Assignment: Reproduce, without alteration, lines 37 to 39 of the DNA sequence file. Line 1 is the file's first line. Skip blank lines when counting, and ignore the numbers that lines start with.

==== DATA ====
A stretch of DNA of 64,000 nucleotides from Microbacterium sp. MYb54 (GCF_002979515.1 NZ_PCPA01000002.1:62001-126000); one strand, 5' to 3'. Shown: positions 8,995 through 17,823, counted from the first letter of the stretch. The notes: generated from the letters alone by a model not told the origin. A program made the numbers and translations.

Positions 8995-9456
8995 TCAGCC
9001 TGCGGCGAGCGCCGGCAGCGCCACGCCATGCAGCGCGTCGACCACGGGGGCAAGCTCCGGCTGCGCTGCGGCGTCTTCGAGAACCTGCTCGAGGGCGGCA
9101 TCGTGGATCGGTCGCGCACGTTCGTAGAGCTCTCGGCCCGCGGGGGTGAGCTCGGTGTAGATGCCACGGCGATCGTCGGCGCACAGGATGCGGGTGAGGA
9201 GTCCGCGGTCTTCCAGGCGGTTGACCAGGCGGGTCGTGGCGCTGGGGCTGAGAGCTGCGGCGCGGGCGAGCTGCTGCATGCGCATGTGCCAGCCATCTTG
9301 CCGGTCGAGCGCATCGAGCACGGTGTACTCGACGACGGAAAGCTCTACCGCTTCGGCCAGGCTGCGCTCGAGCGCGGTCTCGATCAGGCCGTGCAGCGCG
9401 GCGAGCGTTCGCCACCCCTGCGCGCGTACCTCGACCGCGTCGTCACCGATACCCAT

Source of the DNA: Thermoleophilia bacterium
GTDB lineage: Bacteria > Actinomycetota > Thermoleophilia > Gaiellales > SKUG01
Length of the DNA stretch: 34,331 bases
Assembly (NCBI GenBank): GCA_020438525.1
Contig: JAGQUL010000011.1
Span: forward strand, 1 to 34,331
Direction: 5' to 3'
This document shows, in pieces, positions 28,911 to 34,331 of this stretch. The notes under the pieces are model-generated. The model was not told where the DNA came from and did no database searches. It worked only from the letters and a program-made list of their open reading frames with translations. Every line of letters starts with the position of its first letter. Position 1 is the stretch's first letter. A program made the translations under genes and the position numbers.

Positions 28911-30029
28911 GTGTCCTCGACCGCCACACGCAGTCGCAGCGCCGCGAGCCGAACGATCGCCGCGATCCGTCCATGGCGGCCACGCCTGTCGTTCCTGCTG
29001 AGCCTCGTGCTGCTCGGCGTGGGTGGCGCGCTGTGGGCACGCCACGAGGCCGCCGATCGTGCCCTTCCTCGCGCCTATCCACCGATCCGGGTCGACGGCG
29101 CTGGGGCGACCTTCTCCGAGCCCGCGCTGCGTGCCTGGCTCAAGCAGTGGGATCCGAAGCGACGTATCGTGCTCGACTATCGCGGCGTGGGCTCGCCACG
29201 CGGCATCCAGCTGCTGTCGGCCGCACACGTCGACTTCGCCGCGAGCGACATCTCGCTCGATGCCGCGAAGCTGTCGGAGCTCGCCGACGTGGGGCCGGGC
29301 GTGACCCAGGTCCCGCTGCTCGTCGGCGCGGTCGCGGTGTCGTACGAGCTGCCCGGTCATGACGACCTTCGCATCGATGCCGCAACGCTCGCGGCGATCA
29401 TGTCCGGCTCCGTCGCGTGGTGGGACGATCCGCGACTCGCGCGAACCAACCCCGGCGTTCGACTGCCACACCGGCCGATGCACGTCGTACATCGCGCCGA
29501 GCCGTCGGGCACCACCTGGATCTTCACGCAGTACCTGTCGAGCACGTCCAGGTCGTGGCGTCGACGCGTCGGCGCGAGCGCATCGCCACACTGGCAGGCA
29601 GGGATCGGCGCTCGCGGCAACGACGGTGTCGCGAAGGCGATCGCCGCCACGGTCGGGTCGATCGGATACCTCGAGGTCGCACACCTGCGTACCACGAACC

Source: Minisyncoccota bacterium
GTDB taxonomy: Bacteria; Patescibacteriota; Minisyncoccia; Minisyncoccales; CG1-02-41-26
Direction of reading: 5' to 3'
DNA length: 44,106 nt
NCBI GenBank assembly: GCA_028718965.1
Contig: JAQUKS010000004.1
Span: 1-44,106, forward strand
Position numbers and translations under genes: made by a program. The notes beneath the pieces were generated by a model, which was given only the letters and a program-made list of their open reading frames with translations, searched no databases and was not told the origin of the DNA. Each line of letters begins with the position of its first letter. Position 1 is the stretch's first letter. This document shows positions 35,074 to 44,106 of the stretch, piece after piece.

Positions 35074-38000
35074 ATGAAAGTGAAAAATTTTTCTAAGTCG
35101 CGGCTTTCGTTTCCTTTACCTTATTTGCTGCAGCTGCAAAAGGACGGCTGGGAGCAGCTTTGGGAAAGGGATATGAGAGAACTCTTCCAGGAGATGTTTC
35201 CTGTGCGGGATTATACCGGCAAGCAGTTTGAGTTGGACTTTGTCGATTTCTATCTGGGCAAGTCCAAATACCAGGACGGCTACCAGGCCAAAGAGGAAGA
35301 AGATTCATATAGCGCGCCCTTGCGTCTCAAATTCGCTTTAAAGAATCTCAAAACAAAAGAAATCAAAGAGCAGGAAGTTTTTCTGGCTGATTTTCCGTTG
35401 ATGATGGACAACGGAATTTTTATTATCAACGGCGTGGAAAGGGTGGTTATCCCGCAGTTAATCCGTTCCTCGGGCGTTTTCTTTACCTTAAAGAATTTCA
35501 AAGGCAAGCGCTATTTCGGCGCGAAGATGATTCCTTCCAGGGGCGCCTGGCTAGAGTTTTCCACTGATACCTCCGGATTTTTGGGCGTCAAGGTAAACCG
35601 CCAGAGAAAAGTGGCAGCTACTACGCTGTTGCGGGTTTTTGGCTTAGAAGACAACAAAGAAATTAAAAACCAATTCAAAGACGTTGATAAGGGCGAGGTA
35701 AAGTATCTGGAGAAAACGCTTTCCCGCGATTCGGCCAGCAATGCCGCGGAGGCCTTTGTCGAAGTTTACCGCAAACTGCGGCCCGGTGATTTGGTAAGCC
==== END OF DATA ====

35201 CTGTGCGGGATTATACCGGCAAGCAGTTTGAGTTGGACTTTGTCGATTTCTATCTGGGCAAGTCCAAATACCAGGACGGCTACCAGGCCAAAGAGGAAGA
35301 AGATTCATATAGCGCGCCCTTGCGTCTCAAATTCGCTTTAAAGAATCTCAAAACAAAAGAAATCAAAGAGCAGGAAGTTTTTCTGGCTGATTTTCCGTTG
35401 ATGATGGACAACGGAATTTTTATTATCAACGGCGTGGAAAGGGTGGTTATCCCGCAGTTAATCCGTTCCTCGGGCGTTTTCTTTACCTTAAAGAATTTCA